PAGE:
Joyfulness is different. It’s not conditioned; it’s intrinsic to being awake, to being in relationship with the whole world. Joy works nicely given the theme of the ango and our focus on old age, sickness and death. We rarely connect those qualities of our experience with joy, but here again is the challenge: in making intimate contact with the totality of our life and everybody else’s life, it is possible to find joy in old age, sickness and death. Why shouldn’t it be? They, too, are part of this reality. They, too, include wisdom and compassion.

It’s especially important to bring our attention to joyfulness because we inherited the Zen tradition through a culture that emphasized emotional containment. I was speaking with somebody who was reading a book by a Japanese author and he was shocked by how repressive that culture is, and in Zen we can confuse Japanese cultural baggage with actual practice. In Chinese monasteries, just to frame the difference for you, there would be chickens running through the zendo and laundry would be hanging in the back. But don’t get any ideas.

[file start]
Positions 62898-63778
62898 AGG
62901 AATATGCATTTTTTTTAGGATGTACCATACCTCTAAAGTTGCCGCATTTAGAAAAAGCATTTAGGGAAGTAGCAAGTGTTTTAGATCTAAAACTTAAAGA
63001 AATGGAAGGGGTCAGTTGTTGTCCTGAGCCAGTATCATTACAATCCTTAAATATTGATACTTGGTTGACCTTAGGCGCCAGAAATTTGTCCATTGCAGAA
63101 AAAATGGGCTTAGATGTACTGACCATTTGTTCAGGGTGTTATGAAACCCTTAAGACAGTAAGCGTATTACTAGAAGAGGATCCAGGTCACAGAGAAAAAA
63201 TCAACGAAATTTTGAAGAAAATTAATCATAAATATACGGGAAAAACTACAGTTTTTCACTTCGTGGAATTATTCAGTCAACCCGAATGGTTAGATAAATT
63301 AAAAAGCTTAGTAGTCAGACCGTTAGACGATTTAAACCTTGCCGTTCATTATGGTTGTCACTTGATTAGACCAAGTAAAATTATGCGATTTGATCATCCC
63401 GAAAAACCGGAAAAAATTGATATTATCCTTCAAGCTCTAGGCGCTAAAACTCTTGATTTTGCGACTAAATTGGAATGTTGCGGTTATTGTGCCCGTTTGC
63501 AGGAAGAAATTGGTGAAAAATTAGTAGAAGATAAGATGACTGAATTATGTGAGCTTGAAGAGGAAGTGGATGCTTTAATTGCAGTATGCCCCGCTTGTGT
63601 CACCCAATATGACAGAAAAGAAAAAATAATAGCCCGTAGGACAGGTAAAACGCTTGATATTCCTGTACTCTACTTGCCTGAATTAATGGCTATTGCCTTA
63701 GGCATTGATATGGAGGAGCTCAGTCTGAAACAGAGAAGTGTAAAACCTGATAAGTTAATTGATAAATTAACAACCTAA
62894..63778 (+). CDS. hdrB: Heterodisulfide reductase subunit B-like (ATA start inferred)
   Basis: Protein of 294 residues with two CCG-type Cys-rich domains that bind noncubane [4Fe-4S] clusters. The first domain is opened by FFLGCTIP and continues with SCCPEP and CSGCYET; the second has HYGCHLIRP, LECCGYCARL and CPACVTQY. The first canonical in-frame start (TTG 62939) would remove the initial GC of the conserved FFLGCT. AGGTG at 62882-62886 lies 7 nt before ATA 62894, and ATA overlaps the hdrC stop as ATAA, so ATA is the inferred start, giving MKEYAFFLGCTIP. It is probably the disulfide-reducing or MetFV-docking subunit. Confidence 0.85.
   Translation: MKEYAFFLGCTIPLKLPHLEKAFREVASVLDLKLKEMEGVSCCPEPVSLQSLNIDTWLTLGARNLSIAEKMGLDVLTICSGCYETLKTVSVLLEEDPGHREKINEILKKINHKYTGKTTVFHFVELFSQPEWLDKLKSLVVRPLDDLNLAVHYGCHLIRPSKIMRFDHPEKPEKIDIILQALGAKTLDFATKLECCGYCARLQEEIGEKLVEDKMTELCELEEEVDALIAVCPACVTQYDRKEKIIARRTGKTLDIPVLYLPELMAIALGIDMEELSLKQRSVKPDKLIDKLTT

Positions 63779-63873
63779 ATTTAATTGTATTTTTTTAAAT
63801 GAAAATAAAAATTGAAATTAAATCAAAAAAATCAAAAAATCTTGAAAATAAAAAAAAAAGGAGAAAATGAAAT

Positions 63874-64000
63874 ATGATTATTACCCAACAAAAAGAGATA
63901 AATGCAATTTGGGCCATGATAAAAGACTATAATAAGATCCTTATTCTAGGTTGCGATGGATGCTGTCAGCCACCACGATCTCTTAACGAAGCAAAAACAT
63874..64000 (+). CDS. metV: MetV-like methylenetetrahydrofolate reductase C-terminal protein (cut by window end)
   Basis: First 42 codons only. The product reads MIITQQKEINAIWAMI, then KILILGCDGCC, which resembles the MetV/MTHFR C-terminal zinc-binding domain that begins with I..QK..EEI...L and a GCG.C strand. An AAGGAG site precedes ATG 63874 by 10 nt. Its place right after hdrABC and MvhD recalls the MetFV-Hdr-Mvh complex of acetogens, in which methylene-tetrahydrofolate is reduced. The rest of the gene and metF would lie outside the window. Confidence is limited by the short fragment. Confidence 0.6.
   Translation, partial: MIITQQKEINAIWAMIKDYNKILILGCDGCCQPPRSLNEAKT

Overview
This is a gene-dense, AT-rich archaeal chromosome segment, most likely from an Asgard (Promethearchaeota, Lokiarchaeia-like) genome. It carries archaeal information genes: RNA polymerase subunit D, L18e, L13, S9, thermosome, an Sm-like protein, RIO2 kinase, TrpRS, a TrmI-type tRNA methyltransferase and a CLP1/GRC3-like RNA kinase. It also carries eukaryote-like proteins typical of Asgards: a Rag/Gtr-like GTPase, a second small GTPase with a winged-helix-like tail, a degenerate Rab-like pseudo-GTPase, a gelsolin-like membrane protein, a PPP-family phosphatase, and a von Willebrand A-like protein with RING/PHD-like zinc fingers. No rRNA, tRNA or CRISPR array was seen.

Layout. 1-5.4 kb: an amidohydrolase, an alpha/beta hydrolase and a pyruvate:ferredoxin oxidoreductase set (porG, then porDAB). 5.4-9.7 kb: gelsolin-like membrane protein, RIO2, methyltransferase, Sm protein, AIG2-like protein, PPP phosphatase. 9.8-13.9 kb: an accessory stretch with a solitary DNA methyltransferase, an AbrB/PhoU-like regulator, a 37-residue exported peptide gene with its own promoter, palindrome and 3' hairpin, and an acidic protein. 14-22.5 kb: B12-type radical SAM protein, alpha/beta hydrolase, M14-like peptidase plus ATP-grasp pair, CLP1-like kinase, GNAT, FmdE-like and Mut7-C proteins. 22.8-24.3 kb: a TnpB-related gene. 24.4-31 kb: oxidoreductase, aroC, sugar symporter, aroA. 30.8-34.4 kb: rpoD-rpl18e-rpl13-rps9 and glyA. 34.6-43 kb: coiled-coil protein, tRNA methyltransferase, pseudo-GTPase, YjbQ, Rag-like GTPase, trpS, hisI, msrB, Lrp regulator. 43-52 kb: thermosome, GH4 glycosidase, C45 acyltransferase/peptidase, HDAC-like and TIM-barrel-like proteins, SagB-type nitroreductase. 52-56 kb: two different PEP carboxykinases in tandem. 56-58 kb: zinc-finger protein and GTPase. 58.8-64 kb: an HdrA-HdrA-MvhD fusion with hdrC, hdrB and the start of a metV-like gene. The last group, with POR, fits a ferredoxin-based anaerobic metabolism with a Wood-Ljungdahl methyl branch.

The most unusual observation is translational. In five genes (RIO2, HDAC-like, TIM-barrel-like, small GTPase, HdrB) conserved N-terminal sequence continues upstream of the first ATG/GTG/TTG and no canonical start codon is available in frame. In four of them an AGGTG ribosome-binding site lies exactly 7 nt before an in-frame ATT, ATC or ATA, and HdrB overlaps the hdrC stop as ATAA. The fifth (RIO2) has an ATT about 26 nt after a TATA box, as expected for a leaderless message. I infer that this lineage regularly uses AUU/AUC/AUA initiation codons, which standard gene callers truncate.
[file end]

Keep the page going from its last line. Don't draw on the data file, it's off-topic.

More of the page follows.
In the beginning we can ask ourselves what the purpose of rejoicing is, given how when we enter practice we encounter all this pain, this schism within us. One participant of the Zen Training Weekend last weekend kept insistently saying how screwed up everything in his life was, how unclear and disjointed from reality, and Hojin mildly pointed out to him, “You’re here, aren’t you? Something made you come to this place, to be with yourself. Don’t you think that there is some clarity there?” It is important to recognize that we can rejoice in the fact that we’re here, that we have found our path to the Dharma. It is an occasion of joy. Again, this can serve as another checkpoint because to the degree to which we find what we’re looking for here, we will feel joy. It’s strange because we can be almost embarrassed to share that with each other—like we’re not supposed to feel visibly glad about this because this is very serious and grave. It’s almost as if we feel like we need to tug that under and conceal it somehow.